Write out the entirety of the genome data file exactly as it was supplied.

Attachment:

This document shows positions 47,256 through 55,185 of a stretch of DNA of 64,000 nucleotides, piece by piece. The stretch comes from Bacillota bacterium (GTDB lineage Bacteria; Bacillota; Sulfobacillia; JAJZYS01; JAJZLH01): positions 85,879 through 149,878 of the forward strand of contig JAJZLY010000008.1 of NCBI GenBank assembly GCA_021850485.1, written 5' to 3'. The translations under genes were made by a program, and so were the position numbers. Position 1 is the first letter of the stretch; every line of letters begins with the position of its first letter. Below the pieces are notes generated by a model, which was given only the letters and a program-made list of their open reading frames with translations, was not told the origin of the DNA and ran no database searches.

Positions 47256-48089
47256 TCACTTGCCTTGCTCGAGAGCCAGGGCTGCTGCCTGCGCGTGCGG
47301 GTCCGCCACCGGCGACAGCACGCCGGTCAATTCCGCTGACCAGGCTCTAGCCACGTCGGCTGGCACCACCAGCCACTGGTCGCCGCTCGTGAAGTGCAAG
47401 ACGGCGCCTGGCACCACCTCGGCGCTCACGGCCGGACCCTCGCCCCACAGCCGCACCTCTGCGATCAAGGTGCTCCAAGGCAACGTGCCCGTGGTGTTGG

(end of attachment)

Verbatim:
This document shows positions 47,256 through 55,185 of a stretch of DNA of 64,000 nucleotides, piece by piece. The stretch comes from Bacillota bacterium (GTDB lineage Bacteria; Bacillota; Sulfobacillia; JAJZYS01; JAJZLH01): positions 85,879 through 149,878 of the forward strand of contig JAJZLY010000008.1 of NCBI GenBank assembly GCA_021850485.1, written 5' to 3'. The translations under genes were made by a program, and so were the position numbers. Position 1 is the first letter of the stretch; every line of letters begins with the position of its first letter. Below the pieces are notes generated by a model, which was given only the letters and a program-made list of their open reading frames with translations, was not told the origin of the DNA and ran no database searches.

Positions 47256-48089
47256 TCACTTGCCTTGCTCGAGAGCCAGGGCTGCTGCCTGCGCGTGCGG
47301 GTCCGCCACCGGCGACAGCACGCCGGTCAATTCCGCTGACCAGGCTCTAGCCACGTCGGCTGGCACCACCAGCCACTGGTCGCCGCTCGTGAAGTGCAAG
47401 ACGGCGCCTGGCACCACCTCGGCGCTCACGGCCGGACCCTCGCCCCACAGCCGCACCTCTGCGATCAAGGTGCTCCAAGGCAACGTGCCCGTGGTGTTGG